Fig. 3.

antaRNA high-precision GC-content distribution compliance given antaRNA’s precision, it is possible for the first time to design sequences for arbitrary targeted GC-content distributions. The figure provides three examples, each comprises 100 designs for a tRNA-like structure (Supplementary Materials). The targeted distributions are drawn in gray scale [left: uniform (within interval 15–40%), middle: gaussian ($μ=60%, σ=6%$)]. The 75% target value can be found on the right side. The respective achieved values are given as histograms: uniform distribution (left/1), gaussian distribution (middle/2), and single target GC value (right/3)

### 4.2 Comparison to existing tools

All recent RNA inverse folding tools are able to design sequences for a given structure with or without sequence constraints. In contrast to that, RNA-SSD, IncaRNAtion and RNAiFold are, beside antaRNA, the only known tools so far that can also constrain the GC-content at the same time. Here, we compare IncaRNAtion, RNAiFold and antaRNA and benchmark their design quality for various target GC values with and without sequence constraints using our test dataset. RNA-SSD is not included into this comparison, since Reinharz etal. (2013) have shown its inferiority compared with IncaRNAtion.

Please note, the presented RNAiFold data has been kindly computed externally by the maintainers of RNAiFold, since a local installation and application was not possible. antaRNA and IncaRNAtion have been run locally on the same computer cluster. Note further, RNAiFold is based on the ViennaRNA-package v1.8.5. Hence, we used the same version to compute the MFE-structures in order to evaluate the structural distance $dstr$ of the corresponding predictions. Both, antaRNA and IncaRNAtion employ the ViennaRNA-package v2.1.3 that was applied for $dstr$ evaluation accordingly. Finally, RNAiFold requires the definition of an allowed range around the targeted GC value, which was set to 2% to ensure correct designs. Due to these different setups, only limited comparisons can be made.

For each structural constraint $Cstr$, three different objective GC-content target values $CGC∈{25, 50,75%}$ have been addressed in this benchmark, each targeted with and without sequence constraint $Cseq$. To illustrate length-dependencies, the test dataset was separated into length categories (L1:1–100, L2:101–200 and L3:201–300 nucleotides) for visualization. Each tool was executed 100 times per constraint set, to enable statistics. Different time limitations were used: maximal 1 hour for RNAiFold and 10 min for antaRNA/IncaRNAtion per single sequence design.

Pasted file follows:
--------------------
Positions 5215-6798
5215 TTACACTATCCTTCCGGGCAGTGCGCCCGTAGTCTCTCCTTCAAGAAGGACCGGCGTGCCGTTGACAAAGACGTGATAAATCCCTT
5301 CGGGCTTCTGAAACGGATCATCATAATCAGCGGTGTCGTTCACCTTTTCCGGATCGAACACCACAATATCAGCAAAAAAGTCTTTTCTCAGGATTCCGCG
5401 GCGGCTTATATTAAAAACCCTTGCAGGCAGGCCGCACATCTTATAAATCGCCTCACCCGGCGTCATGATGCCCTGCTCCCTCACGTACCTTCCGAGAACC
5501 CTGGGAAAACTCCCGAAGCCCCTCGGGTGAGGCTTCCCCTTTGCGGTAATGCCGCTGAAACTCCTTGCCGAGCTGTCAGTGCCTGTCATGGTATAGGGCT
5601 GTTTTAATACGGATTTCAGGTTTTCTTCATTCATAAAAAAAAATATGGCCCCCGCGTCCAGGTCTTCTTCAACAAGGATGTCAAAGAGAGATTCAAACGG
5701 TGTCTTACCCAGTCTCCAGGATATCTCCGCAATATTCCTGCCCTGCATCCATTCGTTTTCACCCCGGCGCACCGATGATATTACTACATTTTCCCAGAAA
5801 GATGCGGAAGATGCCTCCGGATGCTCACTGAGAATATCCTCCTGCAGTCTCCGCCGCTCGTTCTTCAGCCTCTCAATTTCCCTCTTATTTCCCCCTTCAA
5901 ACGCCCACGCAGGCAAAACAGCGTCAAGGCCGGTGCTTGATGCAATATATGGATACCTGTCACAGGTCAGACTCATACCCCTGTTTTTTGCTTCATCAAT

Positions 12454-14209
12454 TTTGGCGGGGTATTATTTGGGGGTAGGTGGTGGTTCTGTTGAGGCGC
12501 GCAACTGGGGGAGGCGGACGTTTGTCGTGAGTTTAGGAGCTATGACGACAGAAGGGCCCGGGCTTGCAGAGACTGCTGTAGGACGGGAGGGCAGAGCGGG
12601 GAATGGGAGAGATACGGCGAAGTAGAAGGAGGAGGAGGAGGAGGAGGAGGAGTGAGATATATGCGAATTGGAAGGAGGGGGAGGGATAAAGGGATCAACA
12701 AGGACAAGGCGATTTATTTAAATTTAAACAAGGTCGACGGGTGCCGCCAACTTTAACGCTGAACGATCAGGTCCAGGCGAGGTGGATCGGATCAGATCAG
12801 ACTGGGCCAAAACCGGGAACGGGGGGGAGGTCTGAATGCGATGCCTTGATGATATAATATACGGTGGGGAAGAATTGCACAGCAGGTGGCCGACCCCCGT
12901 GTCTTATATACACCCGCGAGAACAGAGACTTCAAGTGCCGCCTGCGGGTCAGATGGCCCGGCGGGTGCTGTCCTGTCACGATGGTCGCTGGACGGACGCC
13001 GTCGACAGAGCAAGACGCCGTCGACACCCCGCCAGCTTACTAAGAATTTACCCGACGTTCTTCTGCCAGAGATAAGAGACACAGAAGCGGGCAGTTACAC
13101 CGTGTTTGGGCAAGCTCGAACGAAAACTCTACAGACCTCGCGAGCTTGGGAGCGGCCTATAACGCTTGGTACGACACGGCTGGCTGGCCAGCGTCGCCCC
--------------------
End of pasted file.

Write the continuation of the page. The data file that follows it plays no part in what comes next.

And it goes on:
We observe a length dependency for the runtimes of antaRNA and IncaRNAtion (see Supplementary Materials), i.e. longer sequences require more time, which is expected. The current antaRNA implementation is about one order of magnitude slower compared with IncaRNAtion. This might result from the different programming languages used. antaRNA is completely encoded in Python, while IncaRNAtion uses the C-based RNAinverse for the time expensive optimization and only generates seed sequences in Python. A runtime comparison to RNAiFold is not possible due to the external computations. When investigating the effect of sequence constraints on runtime, we observe a target GC dependency. Although predictions with low target GC values (25%) seem to be slightly faster when sequence constraints are applied, the counter-effect is observed for high GC target values (75%). For moderate GC-values no effect is found.

We encountered strong differences in the success rate of the different tools, i.e. the rate of successful design attempts that produce a solution sequence within the given time limits. Both antaRNA and IncaRNAtion always provide a solution sequence, independent from time limits, since they are heuristic optimization approaches that successively improve solutions. RNAiFold, in contrast, is based on constraint programming techniques, which produce only solutions that completely comply with all given constraints. Otherwise no solution is produced at all. Furthermore, solution generation in constraint programming frameworks strongly depends on the used search heuristics, which directly influence the runtime behavior. Figure 4a depicts the limited success rates for RNAiFold. It becomes clear that some constraint sets seem to be too confining to enable a sequence design for RNAiFold within 1 h. Notably, for some categories the tool fails completely in its design attempts.

Fig. 4.